Because the FAQ page is often ignored as a lead generation page you’ll find it easier to rank as the competition is far less.

 

  1. Include links on your FAQ page and calls to action that are relevant to your customer’s specific questions.

 

  1. Don’t assume your text has always answered your user’s questions. Offer them an alternative option for a more in-depth answer (could be a phone call or an email). Let’s face it many people leave FAQ pages, frustrated because they didn’t get the answer they want. By offering them the option to get the exact answer that they want, then the chances of them using you to fulfil their desires are greatly increased as they now know you actually care about serving their wants.

 

  1. Lastly, as discussed on previous posts – look at the keywords that you want your FAQ page to rank for on Google for and make sure they are not in competition with keywords in the rest of your site (Every page has a specific purpose and Google will not rank two pages from the same site on the first page).

 

I Hope you enjoyed this. If you want to be kept informed on future blog posts please subscribe and like our Facebook page:

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Questions and comments are always welcome in the space below.

 

Till next time…

your content write, rank on the first page of google

Your Content Write is still hard at work, creating its long awaited ‘Supercharge Your Web Presence’ course.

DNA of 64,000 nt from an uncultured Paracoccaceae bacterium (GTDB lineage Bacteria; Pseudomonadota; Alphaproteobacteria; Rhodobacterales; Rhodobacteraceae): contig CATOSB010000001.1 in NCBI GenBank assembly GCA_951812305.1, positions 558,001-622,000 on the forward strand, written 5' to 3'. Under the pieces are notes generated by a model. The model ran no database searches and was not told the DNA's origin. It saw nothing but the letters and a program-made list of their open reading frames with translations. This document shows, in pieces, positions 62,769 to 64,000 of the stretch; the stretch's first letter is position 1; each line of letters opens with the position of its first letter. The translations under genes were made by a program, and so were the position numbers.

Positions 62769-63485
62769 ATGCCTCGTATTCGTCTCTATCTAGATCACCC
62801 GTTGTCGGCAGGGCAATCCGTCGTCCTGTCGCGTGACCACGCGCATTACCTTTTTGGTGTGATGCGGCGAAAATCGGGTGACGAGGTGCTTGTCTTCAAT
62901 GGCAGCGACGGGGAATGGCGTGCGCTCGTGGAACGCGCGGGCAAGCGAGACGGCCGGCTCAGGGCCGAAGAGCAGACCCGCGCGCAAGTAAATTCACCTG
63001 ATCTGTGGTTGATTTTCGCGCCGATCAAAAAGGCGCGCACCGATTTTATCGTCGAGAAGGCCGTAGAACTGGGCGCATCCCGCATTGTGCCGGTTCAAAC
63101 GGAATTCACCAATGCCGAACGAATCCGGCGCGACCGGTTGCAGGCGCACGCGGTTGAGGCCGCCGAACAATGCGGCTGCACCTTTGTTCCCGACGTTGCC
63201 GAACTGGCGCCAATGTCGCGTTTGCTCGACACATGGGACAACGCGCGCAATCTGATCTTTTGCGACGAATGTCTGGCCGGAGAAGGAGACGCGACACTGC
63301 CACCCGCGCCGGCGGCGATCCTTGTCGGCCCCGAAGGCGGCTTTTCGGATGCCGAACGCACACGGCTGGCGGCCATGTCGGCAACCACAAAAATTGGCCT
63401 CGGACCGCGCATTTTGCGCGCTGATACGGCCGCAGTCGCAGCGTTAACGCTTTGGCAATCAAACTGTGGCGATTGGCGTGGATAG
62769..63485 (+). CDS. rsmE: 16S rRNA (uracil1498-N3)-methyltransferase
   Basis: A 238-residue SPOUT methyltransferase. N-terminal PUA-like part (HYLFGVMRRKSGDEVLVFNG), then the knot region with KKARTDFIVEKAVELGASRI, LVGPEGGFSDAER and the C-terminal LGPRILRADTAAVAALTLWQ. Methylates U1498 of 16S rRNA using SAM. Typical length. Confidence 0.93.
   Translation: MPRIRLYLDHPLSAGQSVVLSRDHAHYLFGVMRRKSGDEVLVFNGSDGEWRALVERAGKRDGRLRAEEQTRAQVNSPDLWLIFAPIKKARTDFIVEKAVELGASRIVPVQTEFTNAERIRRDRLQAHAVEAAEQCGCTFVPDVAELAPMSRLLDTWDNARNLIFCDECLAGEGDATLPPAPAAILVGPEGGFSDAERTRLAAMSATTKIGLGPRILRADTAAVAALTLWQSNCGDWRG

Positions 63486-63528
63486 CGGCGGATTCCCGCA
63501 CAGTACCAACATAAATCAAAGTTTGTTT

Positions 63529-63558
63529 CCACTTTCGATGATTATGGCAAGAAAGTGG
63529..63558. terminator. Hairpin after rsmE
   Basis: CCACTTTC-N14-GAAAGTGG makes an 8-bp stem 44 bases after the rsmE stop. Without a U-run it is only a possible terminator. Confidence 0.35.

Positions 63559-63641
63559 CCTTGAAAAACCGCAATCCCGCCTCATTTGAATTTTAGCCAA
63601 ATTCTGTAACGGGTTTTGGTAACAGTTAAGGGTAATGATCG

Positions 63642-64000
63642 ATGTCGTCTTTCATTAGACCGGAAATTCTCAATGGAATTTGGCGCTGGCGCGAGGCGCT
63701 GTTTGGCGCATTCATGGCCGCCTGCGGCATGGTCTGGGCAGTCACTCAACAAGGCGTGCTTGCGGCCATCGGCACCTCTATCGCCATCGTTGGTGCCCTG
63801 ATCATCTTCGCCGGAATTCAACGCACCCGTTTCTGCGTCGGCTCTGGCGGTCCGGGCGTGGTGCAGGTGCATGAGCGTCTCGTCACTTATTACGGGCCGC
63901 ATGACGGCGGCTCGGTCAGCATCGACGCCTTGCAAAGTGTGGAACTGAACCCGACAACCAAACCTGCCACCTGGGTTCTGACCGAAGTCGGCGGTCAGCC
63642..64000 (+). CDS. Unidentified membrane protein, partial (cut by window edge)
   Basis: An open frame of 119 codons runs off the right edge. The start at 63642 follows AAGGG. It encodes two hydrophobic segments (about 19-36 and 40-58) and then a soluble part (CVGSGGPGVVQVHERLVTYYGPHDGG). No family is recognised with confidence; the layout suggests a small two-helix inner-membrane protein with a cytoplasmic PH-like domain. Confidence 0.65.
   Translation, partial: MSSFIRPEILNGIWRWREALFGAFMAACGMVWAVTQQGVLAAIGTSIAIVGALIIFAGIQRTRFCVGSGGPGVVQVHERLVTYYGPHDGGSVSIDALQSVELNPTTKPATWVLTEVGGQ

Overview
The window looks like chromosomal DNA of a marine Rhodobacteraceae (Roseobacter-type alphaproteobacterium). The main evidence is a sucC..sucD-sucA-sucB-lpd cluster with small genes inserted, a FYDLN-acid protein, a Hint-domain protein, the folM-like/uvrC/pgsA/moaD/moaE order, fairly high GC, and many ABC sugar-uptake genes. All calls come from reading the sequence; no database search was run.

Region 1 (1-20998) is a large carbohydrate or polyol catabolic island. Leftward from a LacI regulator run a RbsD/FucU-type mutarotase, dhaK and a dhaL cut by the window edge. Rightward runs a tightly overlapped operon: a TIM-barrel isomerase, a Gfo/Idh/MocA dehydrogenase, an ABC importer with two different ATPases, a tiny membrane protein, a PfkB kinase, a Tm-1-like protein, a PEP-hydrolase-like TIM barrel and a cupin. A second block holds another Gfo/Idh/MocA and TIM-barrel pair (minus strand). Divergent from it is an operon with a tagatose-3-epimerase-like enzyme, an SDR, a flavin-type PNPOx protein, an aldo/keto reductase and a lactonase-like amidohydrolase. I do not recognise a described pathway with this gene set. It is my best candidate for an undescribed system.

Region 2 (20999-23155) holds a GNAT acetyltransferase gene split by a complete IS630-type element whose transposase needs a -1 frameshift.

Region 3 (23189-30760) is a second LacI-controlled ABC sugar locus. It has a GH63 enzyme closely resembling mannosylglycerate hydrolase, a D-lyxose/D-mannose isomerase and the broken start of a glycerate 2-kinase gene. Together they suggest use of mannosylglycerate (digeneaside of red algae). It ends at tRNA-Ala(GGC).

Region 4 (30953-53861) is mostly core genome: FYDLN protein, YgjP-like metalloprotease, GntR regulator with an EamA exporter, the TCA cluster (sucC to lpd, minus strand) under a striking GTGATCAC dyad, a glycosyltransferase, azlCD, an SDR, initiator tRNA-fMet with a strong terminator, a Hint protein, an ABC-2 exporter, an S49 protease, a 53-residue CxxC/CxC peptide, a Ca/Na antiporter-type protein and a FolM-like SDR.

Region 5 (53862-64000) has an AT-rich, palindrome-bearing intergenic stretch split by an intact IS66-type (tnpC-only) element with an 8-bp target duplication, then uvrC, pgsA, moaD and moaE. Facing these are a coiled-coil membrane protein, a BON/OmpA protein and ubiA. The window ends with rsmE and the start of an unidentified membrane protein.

As we do this, when we pluck out particular nuggets of information that could help you, we simply post them. If you have any questions post us a reply in the comments section. Enjoy.

 

Today… Hummingbird.

 

Hummingbird is the search algorithm that Google uses to decide what websites to show when a user puts a query into the search engine… and it has recently changed.

It used to be that when you pop a search query into Google then Hummingbird would look at websites with relevant keyword rich content amongst a few other variables. The sites who did this best were the ones who ranked on the first page.

Whilst, in essence this is still true, Google is endeavouring to stop keyword spammers from ranking above the more well deserving sites.

In Google’s own words:

“Hummingbird is paying more attention to each word in a query, ensuring that the whole query — the whole sentence or conversation or meaning — is taken into account, rather than particular words. The goal is that pages matching the meaning do better, rather than pages matching just a few words.”

So, what does this mean for you?

  1. Look at each page on your site and note what the purpose of that particular page is.
  2. Come up with keywords that clearly identify the purpose of that page.
  3. Try not to have more than one page that is trying to rank high for the same keyword as Google wont generally display multiple pages from the same site on the first page (you’d be competing with yourself).
  4. Then write content that is both keyword rich and enticing.
  5. Try to make the copy as comprehensive as possible so the reader does not have any questions, except maybe “Ok I’m sold. Where is the buy / subscribe button?”

If you need any help or have any questions regarding this, Your Content Write will be happy to assist.

Click on the comments below or visit us on  https://yourcontentwrite.com/

Till next time…